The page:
The U.S. Air Force officially retired its 52 surviving F-117 Nighthawk stealth fighters in 2008, transferring their radar-evading attack mission to B-2 bombers, F-22s and — eventually — F-35s.
The Air Force claimed it would preserve the F-117s for future use, but it’s possible most of the Nighthawks actually wound up in a landfill inside the Air Force’s highly secure Tonopah Test Range in Nevada. But the flying branch has held on to at least two of the sensor-dodging F-117s, which first entered service in the early 1980s.
Amateur plane-spotters packing powerful cameras have photographed and videotaped F-117s flying over the desert test range and taxiing on a remote runway, sometimes singly and sometimes in pairs. The most recent snapshot of F-117s in flight are dated July 22 and can be found here.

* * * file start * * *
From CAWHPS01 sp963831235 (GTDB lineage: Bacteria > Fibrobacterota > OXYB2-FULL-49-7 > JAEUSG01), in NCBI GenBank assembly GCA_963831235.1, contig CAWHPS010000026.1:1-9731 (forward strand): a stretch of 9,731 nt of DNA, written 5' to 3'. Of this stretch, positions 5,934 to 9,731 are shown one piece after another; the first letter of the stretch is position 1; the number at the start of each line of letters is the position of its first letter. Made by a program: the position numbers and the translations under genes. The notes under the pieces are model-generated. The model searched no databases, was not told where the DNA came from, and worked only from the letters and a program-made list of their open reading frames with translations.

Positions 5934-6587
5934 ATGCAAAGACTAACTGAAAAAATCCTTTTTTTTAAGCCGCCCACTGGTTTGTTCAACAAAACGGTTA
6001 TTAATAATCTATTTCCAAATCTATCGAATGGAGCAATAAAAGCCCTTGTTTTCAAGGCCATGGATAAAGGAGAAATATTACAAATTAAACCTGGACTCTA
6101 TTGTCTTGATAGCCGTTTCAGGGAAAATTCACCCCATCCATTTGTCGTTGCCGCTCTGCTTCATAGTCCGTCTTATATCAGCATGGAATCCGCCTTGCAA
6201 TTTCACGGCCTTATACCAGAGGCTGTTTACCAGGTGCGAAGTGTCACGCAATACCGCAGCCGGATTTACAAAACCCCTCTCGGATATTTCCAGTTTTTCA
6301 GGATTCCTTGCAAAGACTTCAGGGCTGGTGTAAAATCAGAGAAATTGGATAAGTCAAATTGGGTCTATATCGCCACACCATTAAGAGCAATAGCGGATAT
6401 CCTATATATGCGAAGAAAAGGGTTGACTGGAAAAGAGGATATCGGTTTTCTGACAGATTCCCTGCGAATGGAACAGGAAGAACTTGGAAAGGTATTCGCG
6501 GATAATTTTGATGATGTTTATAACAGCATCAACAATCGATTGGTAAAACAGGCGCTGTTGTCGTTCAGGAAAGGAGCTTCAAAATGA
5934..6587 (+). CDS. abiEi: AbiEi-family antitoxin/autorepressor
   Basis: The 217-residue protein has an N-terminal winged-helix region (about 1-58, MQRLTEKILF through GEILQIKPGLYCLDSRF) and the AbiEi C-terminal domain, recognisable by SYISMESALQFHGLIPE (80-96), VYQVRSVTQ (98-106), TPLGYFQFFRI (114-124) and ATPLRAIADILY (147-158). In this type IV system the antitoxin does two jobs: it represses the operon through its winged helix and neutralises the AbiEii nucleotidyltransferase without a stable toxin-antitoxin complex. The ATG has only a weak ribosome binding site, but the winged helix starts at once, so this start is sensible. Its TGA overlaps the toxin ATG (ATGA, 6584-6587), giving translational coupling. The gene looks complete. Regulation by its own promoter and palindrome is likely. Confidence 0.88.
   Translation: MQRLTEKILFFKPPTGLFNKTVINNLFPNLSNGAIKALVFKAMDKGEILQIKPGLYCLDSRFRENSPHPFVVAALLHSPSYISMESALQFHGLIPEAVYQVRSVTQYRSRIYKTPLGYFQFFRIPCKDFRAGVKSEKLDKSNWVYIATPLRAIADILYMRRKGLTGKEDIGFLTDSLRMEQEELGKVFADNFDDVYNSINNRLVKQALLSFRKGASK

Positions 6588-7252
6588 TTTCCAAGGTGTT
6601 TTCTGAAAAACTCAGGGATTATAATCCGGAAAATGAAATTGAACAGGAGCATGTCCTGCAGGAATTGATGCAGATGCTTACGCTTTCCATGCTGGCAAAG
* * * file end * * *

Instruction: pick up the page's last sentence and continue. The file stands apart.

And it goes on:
Why would the Air Force want to keep a few F-117s operational, despite their age, complexity, high cost and the fact that Serbian air-defense forces figured out how to detect the planes and actually shot one down during the 1999 U.S.-led air war on Serbia?
Aviation expert Tyler Rogoway has an idea:
On the radar and infrared tracking side of argument, the F-117 is also a near-perfect and highly available low observable aircraft to test everything from ground based radars and SAM systems, both foreign and domestic, AWACS modifications, fighter radars and even infrared search and track systems.
This piece first appeared in War Is Boring here.
Image: Flickr/Creative Commons.